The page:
Lovato's ex-boyfriend praised the singer at the march on Saturday, as well as shared his own personal connection to gun violence and why he's willing to speak out.
This is the way to be friendly exes.
Wilmer Valderrama was one of many stars who marched in protest of gun violence across the country on Saturday, standing with nearly a million people at the March For Our Lives in Washington, D.C. where his ex, Demi Lovato, performed an emotional rendition of her hit "Skyscraper" for the crowd.
Queer Eye's Karamo Brown spoke with the NCIS star for ET, where he gushed about Lovato's performance.
"She's a hero. She's a hero to young men and women out there," he said. "I think that she's literally the image of recovery and getting their life together, so I'm excited that she's there and for this historic moment for young people too."
Valderrama also noted that he's excited to see so many of his fellow Hollywood stars use their voices to speak out, even in the face of potential backlash.
"They used to tell us when we were young and entering the industry, 'Oh you're an actor, don't get involved in politics,'" Valderrama said.
"But then you realize that politics affect policy and policy affects humankind. It's really interesting as citizens, as people in general, that you actually get involved," he continued. "So I think that's why it's exciting to see that so many people are lending their voices, but most importantly, their platform for other people's voices, because we gotta just be amplifying the people's word and the people's spirit."
The Venezualan-born star is sadly no stranger to gun violence and the fear that comes with it.
"I grew up in Venezuela and you grow up with a reality -- [on] the six o'clock news, you're talking about machine guns and you're talking about hits. It's a rude awakening when you wake up to that reality, specifically, you're nine, 10, 11 years old in Venezuela knowing that this is normal to you," he explained.
"And coming to the United States, a land that has allowed us to have the freedom to become anything we can be...We shouldn't have to worry about that while we're dreaming out loud."
The That 70s Show alum has been active with the March For Our Lives campaign, and acknowledges that the generation of teens leading the way is more tuned into politics and the world than ever before.
"They have a tool that we never had growing up, which is the power of social media," he said. "They're able to communicate to not only their immediate network, but they can actually make something trend. And it's cool, it's trendy to be an activist today. If you're not aware of what's happening, not only in your community but on a national level, when it's affecting you directly, you're not keeping up with your own generation."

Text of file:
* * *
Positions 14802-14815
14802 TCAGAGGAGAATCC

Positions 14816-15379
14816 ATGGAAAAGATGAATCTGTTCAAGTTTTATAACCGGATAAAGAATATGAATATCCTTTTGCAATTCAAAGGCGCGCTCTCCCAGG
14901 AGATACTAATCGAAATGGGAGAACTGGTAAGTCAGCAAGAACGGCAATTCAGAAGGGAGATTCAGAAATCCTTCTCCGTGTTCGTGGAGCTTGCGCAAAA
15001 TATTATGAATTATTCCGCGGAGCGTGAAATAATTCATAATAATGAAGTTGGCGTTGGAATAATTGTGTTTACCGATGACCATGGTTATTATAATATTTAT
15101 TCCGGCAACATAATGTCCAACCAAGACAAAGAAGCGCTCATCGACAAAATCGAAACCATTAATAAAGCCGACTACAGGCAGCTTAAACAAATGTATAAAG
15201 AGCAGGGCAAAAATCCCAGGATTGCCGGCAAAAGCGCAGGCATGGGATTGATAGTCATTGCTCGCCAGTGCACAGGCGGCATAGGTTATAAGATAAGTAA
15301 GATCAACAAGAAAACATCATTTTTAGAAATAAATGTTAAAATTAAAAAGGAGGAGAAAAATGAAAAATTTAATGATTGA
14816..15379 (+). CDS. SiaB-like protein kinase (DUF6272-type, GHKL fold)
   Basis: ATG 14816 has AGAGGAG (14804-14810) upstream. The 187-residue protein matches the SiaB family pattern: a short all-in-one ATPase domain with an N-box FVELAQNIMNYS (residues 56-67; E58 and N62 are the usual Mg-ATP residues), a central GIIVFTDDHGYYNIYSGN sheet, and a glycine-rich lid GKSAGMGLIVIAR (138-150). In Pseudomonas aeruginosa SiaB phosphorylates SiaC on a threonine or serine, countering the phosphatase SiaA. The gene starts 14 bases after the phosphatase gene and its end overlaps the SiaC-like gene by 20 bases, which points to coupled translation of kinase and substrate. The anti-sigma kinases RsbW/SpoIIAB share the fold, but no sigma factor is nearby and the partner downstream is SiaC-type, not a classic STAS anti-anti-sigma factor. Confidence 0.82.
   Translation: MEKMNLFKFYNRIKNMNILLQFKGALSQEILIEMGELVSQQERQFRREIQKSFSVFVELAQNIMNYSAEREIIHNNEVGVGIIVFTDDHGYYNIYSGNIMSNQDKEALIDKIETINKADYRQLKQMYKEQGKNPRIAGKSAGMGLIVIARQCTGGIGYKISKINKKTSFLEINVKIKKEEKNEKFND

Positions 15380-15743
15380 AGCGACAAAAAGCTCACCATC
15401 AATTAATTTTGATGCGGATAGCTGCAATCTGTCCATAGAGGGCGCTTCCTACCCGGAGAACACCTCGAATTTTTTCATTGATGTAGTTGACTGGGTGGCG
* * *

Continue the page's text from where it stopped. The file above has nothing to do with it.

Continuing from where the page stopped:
"We're waking up to a generation that understands what needs to get done and is about to get it done themselves," he added.
Valderrama used his own social media to share his involvement with March for Our Lives. He posted an Instagram from the gathering on Saturday with a group of fellow marchers, and a hopeful caption.
" I am filled with hope.. I know there is a path now. United, we’ll win. The passion and fire I felt today from our young generation.. it’s going to change EVERYTHING!"
He also shared images of himself speaking with a group of volunteers who trained to register new voters during the march.
Other stars also shared their work at the marches throughout the country, including Amy Schumer, Connie Britton, Olivia Wilde, and Skai Jackson in Los Angeles.
Meanwhile, performers at the Washington D.C. march included Lin-Manuel Miranda, Ben Platt, Jennifer Hudson, Common, Vic Mensa, Andra Day, Ariana Grande, Miley Cyrus, and Lovato.
Cyrus even shared a sweet reunion pic with Lovato on Twitter, saying, "Been friends forever & happy to stand with you on important days like this!"
For more on March For Our Lives, watch the video below.
2018 Kids' Choice Awards: John Cena, Zendaya and More Pay Tribute to March for Our Lives in Moving Speeches